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TitleStructural and diagenetic origin of breccias in the carbonate-hosted Polaris Zn-Pb deposit, Nunavut, Canada
AuthorReid, S; Dewing, K; Sharp, R
SourceOre Geology Reviews vol. 55, 2013 p. 110-124,
Alt SeriesEarth Sciences Sector, Contribution Series 20120354
PublisherElsevier BV
Mediapaper; on-line; digital
File formatpdf
NTS58B; 58C; 58F; 58G; 59B; 59C; 68A; 68D; 68E; 68H; 69A; 69D
AreaLittle Cornwallis Island; Devon Island; Cornwallis Island; Somerset Island; Prince of Whales Island; Bathurst Island
Lat/Long WENS-100.0000 -92.0000 77.5000 72.0000
Subjectseconomic geology; structural geology; stratigraphy; mineral deposits; mineral occurrences; zinc; lead; mineralization; carbonate rocks; carbonates; Mississippi Valley deposits; hydrothermal deposits; hydrothermal alteration; sedimentary rocks; dolomites; breccias; Polaris Mine; Paleozoic; Ordovician
Illustrationslocation maps; stratigraphic columns; cross-sections; photographs
ProgramGEM: Geo-mapping for Energy and Minerals, Sverdrup Sedimentary Basin
AbstractThe Polaris deposit, located on Little Cornwallis Island in the Canadian Arctic, was a Mississippi Valley-type Zn - Pb deposit hosted by brecciated carbonate rocks of the Upper Ordovician Thumb Mountain Formation. Mapping indicates that strike-slip faults on the east side of the Polaris deposit were active during the last stage of the Late Devonian Ellesmerian Orogeny. Polaris is on a jog in the north-oriented, Early Devonian Boothia fault system and was the site of localized extension during south-directed Late Devonian Ellesmerian compression. This structural setting elsewhere in the district may be prospective for Zn - Pb mineralisation.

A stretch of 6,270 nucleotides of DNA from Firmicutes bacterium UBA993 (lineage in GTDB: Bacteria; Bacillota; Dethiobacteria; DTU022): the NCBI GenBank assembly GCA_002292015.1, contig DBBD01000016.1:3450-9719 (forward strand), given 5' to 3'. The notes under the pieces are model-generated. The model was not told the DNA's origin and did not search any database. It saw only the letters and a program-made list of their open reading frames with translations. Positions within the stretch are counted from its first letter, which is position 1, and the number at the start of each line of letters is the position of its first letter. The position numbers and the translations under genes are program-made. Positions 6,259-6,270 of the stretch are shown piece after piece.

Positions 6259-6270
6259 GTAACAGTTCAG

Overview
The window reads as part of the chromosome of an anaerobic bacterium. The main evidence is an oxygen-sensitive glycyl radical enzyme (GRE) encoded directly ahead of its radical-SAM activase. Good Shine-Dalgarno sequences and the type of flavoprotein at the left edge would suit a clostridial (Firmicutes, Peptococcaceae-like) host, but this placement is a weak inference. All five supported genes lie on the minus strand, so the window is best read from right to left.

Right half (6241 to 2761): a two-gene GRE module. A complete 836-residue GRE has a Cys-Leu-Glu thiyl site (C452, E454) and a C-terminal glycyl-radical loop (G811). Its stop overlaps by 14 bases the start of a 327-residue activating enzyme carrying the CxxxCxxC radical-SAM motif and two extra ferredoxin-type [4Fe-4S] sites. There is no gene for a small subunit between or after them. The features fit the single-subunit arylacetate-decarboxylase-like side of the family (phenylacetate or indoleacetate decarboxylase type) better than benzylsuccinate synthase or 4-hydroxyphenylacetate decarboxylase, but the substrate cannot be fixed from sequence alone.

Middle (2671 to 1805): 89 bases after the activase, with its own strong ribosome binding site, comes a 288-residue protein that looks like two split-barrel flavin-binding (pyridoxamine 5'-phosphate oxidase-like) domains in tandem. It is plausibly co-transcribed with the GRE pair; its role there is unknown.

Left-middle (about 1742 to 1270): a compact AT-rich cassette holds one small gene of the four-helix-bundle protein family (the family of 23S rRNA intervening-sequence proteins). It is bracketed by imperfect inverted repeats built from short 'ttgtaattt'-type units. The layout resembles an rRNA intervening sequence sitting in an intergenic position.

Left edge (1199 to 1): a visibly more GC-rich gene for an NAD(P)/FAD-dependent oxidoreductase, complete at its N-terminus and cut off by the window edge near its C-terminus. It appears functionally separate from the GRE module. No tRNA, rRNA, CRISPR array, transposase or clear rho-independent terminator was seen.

Ore fluids rising in the Late Devonian interacted with the host rock causing dissolution, brecciation and collapse. Carbonate beds are thinned, indicating widespread removal of carbonate material. Five breccia types (crackle, pseudo, cobble, mega and collapse) are present in the vicinity of the deposit. Crackle breccia is preserved around the periphery of the deposit and is indicative of structural dilation or the early stages of mineralisation. Dolomite and pseudobreccias are also preserved around, and extend beyond, the periphery of the deposit. These are considered an early stage of alteration directly related to the mineralising fluids and could act as a vector to the centre of the mineralising system where collapse, mega and cobble breccias occur intimately with massive mineralisation.